Suspension and termination rights under CASPA

When payment is slow, most contractors and subcontractors begin looking for options to either suspend work or terminate the contract. However, it is common for contracts to require contractors and subcontractors to keep working if a dispute arises. Improperly suspending work or terminating can result in a breach even though the contractor or subcontractor has not been paid. Determining whether to suspend or terminate work is complicated because various factors affect the rights of the parties: the contract terms, the facts and circumstances, and the statutory payment laws that might apply.

In Pennsylvania, contractors and subcontractors may suspend work under CASPA

Pennsylvania’s Contractor and Subcontractor Payment Act (CASPA) provides for certain remedies when payment is untimely. CASPA was amended in 2018 to strengthen contractors’ and subcontractors’ rights by (1) prohibiting waiver of any of CASPA’s provisions; and (2) explicitly providing the right to suspend work without penalty. Thus, CASPA provides an unwaivable right to suspend work for untimely payment. There are certain notices and procedures that a contractor or subcontractor must follow prior to suspending work, so each circumstance must be analyzed thoroughly before suspending work. Because of CASPA, a contract provision requiring contractors or subcontractors to continue working indefinitely during a payment dispute is likely unenforceable

Related article: Mixed-use projects and the Pennsylvania Contractor and Subcontractor Payment Act

CASPA does not provide the right to terminate a contract

CASPA does not specifically state, however, whether a contractor or subcontractor can terminate if suspension of work has been ongoing due to lack of payment. Thus, termination rights will arise from the contract or common law. If the contract provides for specific termination rights, then, depending on the circumstances, the contract rights for termination are likely enforceable, even if allowing for termination prior to the suspension period. If the contract is silent on termination for payment, the right to terminate under common law will likely come down to the specific facts of the dispute. The best approach would be to first suspend work pursuant to CASPA. Then, depending on the circumstances, there may be a right to terminate.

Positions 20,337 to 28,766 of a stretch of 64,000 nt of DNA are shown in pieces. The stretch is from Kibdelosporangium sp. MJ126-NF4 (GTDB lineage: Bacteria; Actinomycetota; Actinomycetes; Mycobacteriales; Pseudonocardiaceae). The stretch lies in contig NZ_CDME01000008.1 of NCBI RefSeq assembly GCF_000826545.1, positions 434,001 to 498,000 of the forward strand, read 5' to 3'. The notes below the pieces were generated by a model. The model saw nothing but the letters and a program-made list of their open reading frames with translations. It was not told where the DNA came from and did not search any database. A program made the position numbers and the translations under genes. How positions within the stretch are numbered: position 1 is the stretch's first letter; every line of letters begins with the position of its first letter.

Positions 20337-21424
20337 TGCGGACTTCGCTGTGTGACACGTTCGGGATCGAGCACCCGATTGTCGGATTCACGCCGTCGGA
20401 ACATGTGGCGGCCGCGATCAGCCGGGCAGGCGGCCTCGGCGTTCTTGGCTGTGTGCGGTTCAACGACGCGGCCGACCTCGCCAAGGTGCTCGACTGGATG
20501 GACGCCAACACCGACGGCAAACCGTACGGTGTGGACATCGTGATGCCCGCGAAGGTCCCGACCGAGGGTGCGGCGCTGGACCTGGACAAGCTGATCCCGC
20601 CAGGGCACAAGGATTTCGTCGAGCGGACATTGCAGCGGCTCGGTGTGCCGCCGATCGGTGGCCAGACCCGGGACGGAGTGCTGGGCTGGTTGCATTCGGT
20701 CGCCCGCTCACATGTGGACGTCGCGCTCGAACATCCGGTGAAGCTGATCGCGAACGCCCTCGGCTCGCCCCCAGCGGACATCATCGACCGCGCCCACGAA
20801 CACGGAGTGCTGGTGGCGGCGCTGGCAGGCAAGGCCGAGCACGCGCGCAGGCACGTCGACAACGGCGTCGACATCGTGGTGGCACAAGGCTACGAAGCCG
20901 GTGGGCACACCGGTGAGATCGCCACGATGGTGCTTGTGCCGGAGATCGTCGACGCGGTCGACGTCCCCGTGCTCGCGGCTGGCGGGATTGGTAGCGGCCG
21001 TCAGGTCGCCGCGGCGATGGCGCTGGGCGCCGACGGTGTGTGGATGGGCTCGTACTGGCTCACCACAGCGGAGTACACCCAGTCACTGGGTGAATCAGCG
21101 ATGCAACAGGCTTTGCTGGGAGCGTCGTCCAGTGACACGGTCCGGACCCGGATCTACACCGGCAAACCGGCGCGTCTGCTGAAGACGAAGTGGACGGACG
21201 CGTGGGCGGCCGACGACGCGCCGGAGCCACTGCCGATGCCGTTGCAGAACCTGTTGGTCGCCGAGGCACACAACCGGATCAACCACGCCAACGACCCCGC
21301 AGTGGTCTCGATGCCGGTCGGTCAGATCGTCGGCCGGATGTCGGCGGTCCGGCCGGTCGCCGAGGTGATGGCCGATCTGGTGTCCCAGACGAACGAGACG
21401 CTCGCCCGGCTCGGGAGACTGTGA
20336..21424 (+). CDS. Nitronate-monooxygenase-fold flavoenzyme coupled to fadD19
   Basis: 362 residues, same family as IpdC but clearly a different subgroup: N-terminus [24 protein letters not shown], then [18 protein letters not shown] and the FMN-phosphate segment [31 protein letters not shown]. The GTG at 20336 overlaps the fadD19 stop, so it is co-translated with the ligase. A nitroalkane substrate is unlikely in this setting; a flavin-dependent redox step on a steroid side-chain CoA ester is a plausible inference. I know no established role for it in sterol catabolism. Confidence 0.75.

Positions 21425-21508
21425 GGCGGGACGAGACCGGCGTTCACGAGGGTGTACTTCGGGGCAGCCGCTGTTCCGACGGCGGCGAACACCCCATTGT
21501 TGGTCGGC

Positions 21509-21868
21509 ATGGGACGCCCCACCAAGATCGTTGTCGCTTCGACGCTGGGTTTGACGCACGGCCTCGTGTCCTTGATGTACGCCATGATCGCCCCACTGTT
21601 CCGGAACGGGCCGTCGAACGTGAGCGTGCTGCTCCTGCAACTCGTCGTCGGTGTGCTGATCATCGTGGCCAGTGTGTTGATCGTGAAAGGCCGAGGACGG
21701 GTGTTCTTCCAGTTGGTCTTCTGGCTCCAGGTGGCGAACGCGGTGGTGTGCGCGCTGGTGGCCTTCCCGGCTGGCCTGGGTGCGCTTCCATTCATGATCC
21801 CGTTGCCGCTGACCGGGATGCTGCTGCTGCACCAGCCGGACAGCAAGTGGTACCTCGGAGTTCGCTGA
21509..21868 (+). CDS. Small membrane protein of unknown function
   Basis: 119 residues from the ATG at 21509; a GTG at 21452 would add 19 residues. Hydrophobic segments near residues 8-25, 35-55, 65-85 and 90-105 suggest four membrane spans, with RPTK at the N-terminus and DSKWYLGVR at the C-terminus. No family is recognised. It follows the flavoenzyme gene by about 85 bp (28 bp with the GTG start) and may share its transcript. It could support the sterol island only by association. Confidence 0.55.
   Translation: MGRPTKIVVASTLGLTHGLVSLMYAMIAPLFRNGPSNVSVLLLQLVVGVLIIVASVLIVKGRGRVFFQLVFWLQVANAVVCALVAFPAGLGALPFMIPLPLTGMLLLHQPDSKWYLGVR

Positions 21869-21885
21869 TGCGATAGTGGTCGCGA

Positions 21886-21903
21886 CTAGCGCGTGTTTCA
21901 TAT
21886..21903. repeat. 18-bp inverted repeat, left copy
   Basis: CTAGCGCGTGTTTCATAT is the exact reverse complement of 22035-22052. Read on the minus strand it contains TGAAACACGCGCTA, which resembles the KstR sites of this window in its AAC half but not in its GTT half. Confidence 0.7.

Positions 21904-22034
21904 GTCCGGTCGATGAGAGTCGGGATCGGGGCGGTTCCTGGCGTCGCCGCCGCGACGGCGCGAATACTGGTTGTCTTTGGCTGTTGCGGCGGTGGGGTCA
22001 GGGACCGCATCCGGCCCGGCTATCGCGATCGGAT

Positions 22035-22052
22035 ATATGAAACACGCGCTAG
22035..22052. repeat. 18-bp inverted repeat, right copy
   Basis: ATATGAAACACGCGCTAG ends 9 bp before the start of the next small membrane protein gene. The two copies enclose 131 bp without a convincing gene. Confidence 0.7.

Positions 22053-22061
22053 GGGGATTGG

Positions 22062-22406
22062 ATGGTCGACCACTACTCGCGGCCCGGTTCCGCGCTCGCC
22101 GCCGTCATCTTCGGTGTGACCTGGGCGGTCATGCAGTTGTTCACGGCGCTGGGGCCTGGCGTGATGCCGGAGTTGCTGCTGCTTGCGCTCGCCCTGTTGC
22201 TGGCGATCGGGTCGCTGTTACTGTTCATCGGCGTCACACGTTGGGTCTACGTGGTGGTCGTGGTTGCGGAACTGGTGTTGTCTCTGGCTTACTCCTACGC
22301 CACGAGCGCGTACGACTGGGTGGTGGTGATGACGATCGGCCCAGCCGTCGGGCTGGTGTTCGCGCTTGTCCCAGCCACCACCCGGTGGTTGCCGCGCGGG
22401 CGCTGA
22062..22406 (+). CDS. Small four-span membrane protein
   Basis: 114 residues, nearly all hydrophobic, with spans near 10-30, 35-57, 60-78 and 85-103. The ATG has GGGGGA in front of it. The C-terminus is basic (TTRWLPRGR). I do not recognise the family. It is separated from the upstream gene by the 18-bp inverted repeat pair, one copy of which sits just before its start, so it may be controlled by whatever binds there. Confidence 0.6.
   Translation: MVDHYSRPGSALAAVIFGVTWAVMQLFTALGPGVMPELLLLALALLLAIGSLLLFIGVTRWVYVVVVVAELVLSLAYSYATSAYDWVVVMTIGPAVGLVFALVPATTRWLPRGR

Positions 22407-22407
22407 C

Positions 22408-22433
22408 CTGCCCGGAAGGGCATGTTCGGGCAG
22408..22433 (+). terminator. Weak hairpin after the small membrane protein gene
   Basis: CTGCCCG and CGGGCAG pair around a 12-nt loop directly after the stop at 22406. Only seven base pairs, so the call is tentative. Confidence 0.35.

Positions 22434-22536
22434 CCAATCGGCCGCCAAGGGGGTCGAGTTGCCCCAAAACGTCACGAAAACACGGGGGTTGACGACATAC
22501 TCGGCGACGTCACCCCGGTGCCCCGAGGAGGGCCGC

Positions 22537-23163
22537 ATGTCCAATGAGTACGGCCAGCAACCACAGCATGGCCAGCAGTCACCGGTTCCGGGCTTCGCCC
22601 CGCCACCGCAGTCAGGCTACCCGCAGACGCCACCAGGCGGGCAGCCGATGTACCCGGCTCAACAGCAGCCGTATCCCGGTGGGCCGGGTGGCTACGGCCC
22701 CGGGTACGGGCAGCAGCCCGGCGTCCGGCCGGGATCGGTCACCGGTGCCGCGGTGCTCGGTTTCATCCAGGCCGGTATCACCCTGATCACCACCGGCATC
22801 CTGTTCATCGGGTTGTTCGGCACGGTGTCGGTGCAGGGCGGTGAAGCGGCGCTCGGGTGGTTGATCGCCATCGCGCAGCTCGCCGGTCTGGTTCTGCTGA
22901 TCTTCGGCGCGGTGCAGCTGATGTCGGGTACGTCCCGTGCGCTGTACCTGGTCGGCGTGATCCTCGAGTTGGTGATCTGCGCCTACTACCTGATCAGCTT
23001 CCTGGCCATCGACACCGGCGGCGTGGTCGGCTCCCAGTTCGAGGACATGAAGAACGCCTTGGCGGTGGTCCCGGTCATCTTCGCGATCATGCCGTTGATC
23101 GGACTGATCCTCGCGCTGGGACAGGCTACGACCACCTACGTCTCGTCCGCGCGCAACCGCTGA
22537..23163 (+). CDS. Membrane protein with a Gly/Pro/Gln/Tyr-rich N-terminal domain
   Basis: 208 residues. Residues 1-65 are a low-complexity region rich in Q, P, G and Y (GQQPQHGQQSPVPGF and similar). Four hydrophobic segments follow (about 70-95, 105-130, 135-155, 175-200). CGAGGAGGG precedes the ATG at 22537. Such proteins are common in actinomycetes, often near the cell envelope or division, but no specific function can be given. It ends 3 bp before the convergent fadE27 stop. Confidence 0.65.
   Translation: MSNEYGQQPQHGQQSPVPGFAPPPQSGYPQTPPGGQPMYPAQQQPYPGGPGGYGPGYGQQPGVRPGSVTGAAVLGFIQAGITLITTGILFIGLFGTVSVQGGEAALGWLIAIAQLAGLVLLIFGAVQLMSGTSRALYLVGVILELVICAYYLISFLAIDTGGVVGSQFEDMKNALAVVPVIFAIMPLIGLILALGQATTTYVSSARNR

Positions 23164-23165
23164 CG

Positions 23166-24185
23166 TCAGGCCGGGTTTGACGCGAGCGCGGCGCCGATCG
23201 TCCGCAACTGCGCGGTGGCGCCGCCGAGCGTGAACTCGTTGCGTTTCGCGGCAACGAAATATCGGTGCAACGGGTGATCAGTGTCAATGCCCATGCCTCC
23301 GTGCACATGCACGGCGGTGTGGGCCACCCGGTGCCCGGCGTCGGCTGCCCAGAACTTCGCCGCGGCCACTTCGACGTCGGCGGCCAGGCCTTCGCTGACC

What about my situation?

Suspending or terminating work due to lack of payment is a critical decision with significant financial impacts. It is best to consult with your legal counsel prior to termination to ensure that best practices are used to enforce your rights.  Saxton & Stump Construction Law attorneys Ron Pollock, Matt Chabal, Jeff Bright and Katy Landis are available to discuss both your short and long term business goals and provide legally-sound advice on how to address payment disputes, structure contracts or any address any of the many legal decisions that impact your bottom line.